3D PRINTING IS SPREADING across light-industry, and whilst there is cause for optimism, there’s still work to do in making the process credibly eco-friendly.
This year it was confirmed that levels of atmospheric CO2 had doubled since the dawn of the industrial era. The spread of 3D printing technology hails a new dawn in industrial manufacturing, but this time on a less heavy and ostensibly pollutant scale.
Given ever increasingly developments in 3D printing, we have to make certain that innovation is as eco-friendly as possible to prevent making the same mistake as we did when burning fossil fuels in previous generations.
Instead of looking at each development as innovative in its own right, it’s important to access the potentially harmful affects that any new technology could have on the planet, from our own backyards to the environments of other countries. #
Design and sustainability go hand-in-hand, certainly they must if we are ensure an end-line product with green ideals at its heart.
what many that are familiar with 3D printing already know: compared to subtractive manufacturing, additive manufacturing uses a lot less material and, therefore, creates a lot less wasted by-product. While many have used this fact alone to propose the sustainability of 3D printing, they may overlook other key factors.
Here’s what we know for certain. In comparison to conventional machine driven manufacturing, the 3D printing process is able to much more accurately calculated in advance the amount of material needed and and therefore ensure much less left over waste.
Arguably this is a major step forward in of itself by way of moving manufacturing towards greater sustainability, but there are
other elements to 3D printing that should be considered.
We have to consider the energy used in the 3D printing process, and as it turns out, many current forms do not use that much less electricity in production than traditional, subtractive alternatives.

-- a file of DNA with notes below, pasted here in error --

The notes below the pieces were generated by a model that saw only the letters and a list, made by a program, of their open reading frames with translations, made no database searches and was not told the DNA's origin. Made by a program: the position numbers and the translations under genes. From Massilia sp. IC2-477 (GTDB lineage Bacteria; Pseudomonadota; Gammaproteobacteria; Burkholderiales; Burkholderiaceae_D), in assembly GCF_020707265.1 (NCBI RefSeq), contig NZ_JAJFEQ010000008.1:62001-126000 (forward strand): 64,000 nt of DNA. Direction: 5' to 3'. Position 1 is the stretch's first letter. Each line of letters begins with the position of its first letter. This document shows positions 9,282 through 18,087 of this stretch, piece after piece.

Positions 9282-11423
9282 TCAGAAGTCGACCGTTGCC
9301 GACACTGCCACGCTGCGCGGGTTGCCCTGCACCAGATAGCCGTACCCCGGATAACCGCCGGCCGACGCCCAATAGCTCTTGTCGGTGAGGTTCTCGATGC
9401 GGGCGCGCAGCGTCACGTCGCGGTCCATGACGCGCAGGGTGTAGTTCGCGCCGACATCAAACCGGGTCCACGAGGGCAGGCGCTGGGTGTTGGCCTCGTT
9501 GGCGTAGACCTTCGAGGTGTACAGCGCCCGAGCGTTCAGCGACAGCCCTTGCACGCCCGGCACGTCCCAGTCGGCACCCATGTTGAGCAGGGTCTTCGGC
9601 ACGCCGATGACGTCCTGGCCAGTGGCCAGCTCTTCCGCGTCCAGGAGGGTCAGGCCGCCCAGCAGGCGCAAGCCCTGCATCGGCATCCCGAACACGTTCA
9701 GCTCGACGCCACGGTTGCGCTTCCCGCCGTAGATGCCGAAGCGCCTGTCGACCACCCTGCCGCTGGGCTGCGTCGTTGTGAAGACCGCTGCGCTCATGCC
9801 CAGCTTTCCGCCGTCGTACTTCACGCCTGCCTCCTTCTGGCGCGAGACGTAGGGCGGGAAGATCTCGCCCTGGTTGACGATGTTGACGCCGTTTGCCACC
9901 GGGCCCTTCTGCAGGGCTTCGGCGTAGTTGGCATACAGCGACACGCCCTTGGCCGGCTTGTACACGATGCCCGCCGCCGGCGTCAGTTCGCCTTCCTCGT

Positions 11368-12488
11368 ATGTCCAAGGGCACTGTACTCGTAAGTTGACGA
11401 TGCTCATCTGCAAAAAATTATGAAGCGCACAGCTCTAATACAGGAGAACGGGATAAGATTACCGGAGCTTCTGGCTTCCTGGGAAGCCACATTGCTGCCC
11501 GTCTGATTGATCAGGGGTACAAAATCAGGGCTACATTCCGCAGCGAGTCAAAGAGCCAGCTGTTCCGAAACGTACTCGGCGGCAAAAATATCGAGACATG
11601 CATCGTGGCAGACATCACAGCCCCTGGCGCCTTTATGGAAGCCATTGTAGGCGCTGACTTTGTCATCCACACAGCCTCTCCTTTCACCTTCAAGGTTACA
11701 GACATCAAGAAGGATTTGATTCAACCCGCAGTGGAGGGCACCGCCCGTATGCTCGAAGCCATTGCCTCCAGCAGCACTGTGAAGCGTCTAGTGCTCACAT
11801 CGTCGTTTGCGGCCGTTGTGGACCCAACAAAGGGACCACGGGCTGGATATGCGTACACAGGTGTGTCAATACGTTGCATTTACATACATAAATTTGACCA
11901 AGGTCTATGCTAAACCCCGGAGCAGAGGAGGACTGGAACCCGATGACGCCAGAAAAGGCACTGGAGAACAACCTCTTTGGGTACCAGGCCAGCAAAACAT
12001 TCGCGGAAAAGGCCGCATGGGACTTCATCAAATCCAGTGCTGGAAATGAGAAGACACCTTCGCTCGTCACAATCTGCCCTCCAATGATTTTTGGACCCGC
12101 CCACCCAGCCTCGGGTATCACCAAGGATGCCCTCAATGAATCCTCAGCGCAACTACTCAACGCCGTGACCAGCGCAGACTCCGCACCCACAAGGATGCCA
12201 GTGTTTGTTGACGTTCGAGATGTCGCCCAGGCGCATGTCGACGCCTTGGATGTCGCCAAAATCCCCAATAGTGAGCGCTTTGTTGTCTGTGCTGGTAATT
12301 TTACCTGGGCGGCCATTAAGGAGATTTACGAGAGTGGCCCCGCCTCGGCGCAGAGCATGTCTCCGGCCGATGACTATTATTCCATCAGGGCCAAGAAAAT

The real value to Selective Laser Melting appears to be still based at the material-use level. One might presume that less energy would be used in 3D printing since it generally incorporates a
single device, yet these devices still must be big enough to carry out the manufacturing job and that requires energy.
3D printing is slower at producing products than traditional mould pressing. The mold-injection process may be large scale but it allows many units to be made in one sitting, albeit with an initially energy intensive period in heating up the material.
Injecting molding still comes out on top in terms of producing the most amount of units for energy available and this naturally is a concern for sustainability.
A traditional mold system might effortless produce 500 items per day, but this doesn’t look so eco-friendly if the traditional method is churning out 5,000 items using the same volume of energy.
Bear in mind that quality in material is a consideration too. The hardness of material used in 3D printing isn’t as high as that used in mold injection, since the former’s lasers need malleable material.
This can mean that 3D printed products may degrade faster over time and although plastic degradation is not necessarily a bad thing, it is if it increases further consumption.
However 3D printing carries an advantage in that it can produce units to a staggeringly high accuracy and therefore can build products using very complex internal structures that aren’t possible in traditional manufacturing.
In so doing, the 3D printer achieves the same end product but through a slimmer yet more innovative design that costs less material. There’s an impact here on transporting the units to retailers. The huge volume of units involved in modern manufacturing means that even slightly slighter products can have a considerable impact on fuel consumption needed for transportation.
With 3D printing it’s pretty much a mixed bag at the moment. It’s a technology that can certainly play an important role in decreasing CO2 pollution, but there must be refinements in the printing process before it can be considered a ‘green’ approach to manufacturing.
We do need a change towards eco-friendly light-industry and it would be surprising if 3D printing could not contribute in shifting attitude. The problem in reaching proper green credentials here is indicative of the wider shift towards green technology. From wind turbines, to solar panels, still ‘green’ technology is not performing as high as one might expect, either due to material cost or toxicity.
3D printing does prove we’re heading the right way but the technology must be refined much further before we can hail it as a weapon against climate change.
On a positive note, it’s a cause for optimism that, unlike in the industrial revolution, this time we are heading into a new industrial era with acute awareness of the need for environmental sustainability.
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